News & Notes: We are SO argumentative…

We are tussling over Bach, global warming and book awards and mourning Ada Louise Huxtable

The Pearl is a top ArtPlace in America/Flickr user LikeWhere1

The Pearl is a top ArtPlace in America/Flickr user LikeWhere1

We’ve spent the past couple of days here at ArtsWatch arguing about Brett Campbell’s survey of holiday classical music concerts, which suggested that too many of them were too long, too loose and under-rehearsed. Actually, we were arguing about something a little different, but you can dig into it all yourself, starting with Brett’s story here and then my defense of his take on things.

This served to remind me that some people care very much about classical music and are willing to throw down against other people who care very much about classical music when the issue is big enough. I take that as a good sign, I suppose, because if our arts don’t engage our passions then they aren’t doing their job. On the other hand, sometimes it all sounds a little sectarian.

I had that in mind when I read Michael O’Donnell’s review of a book on Bach, which is the first link below…

Let’s say that I develop a sudden fascination for the music of Bach. How would I satisfy my desires? Well, if I were Paul Elie, I’d start listening to lots of Bach recordings, then start researching around those recordings (Glenn Gould’s “Goldberg Variations,” of course, Pablo Casals’ recording of the Cello Suites, and to broaden things out Albert Schweitzer and Walt Disney’s Bach experiences), and then I’d write a book, “Reinventing Bach.” Of course, then I’d also invite the criticism of Michael O’Donnell in the The Nation, who would drop the hammer on me for relying on recordings instead of actually attending live concerts, and we might get into that familiar expert versus inspired amateur debate. Hey, expert, go write your own book!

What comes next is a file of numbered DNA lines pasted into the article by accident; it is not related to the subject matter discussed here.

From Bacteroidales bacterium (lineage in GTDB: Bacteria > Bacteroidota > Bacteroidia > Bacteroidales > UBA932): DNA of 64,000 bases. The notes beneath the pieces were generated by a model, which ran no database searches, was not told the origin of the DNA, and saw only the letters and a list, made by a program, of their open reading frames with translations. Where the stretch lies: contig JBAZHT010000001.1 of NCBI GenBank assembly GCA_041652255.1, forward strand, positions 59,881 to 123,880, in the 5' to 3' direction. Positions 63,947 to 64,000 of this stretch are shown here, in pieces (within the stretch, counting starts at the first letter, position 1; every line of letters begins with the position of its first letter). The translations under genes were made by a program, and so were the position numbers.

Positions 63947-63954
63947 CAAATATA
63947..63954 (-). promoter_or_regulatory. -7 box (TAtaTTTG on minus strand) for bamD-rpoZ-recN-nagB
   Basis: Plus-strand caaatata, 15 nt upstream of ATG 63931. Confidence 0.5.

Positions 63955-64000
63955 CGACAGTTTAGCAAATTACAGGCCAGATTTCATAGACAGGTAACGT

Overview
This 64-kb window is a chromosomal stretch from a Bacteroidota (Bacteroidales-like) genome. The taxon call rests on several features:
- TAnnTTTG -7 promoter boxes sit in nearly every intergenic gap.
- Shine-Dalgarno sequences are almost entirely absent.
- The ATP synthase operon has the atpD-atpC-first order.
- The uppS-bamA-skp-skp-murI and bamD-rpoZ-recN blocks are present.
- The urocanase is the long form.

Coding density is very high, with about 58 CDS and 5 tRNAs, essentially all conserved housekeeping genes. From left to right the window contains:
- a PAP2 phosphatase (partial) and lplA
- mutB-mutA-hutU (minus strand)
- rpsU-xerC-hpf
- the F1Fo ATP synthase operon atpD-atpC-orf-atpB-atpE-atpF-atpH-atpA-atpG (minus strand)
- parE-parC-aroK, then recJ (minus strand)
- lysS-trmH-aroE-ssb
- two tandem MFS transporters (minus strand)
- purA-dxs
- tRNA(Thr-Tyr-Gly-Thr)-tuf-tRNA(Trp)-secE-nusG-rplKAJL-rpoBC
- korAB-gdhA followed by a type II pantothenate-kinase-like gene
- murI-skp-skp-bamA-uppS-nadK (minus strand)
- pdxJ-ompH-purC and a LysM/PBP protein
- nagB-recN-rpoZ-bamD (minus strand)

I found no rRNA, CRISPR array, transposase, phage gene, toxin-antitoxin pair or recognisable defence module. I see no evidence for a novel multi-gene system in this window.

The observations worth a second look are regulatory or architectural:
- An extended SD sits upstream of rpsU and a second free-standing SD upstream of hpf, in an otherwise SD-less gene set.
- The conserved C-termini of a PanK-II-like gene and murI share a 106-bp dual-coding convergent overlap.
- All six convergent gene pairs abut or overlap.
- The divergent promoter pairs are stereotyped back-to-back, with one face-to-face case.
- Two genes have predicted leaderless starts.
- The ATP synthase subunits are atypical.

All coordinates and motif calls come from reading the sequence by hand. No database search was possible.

The great architecture critic Ada Louise Huxtable died Monday in Manhattan. Huxtable and urban theorist Jane Jacobs used New York City as a sort of living laboratory for their ideas about what makes cities workable, arriving at complementary positions that celebrated preservation and diversity and emphasized the social dimension of the built environment over aesthetic “statements.” In 1970 Huxtable called Portland’s Keller Fountain (and the companion series of plazas and fountains through the South Auditorium district designed by Lawrence Halprin,) “may be one of the most important urban spaces since the Renaissance.” In important ways, these days Portland embraces the ideas of Huxtable and Jacobs in its urban planning and design, and so I’ve always considered her one of ours.


How do we start to come to grips with the effects of global warming or, frankly, any natural disaster? A lot of it is practical, physics- and economics-based, but the arts have a role, too. A good example: the residency of two artists working on a riverscape-based project in Port Chester, NY, was suddenly interrupted by Hurricane Sandy, and that added a sense of urgency to the exhibition.

“At the opening reception, an environmental scientist, Pam Solo, president of the Civil Society Institute, which is based in Newton, Mass., came to speak alongside the artists.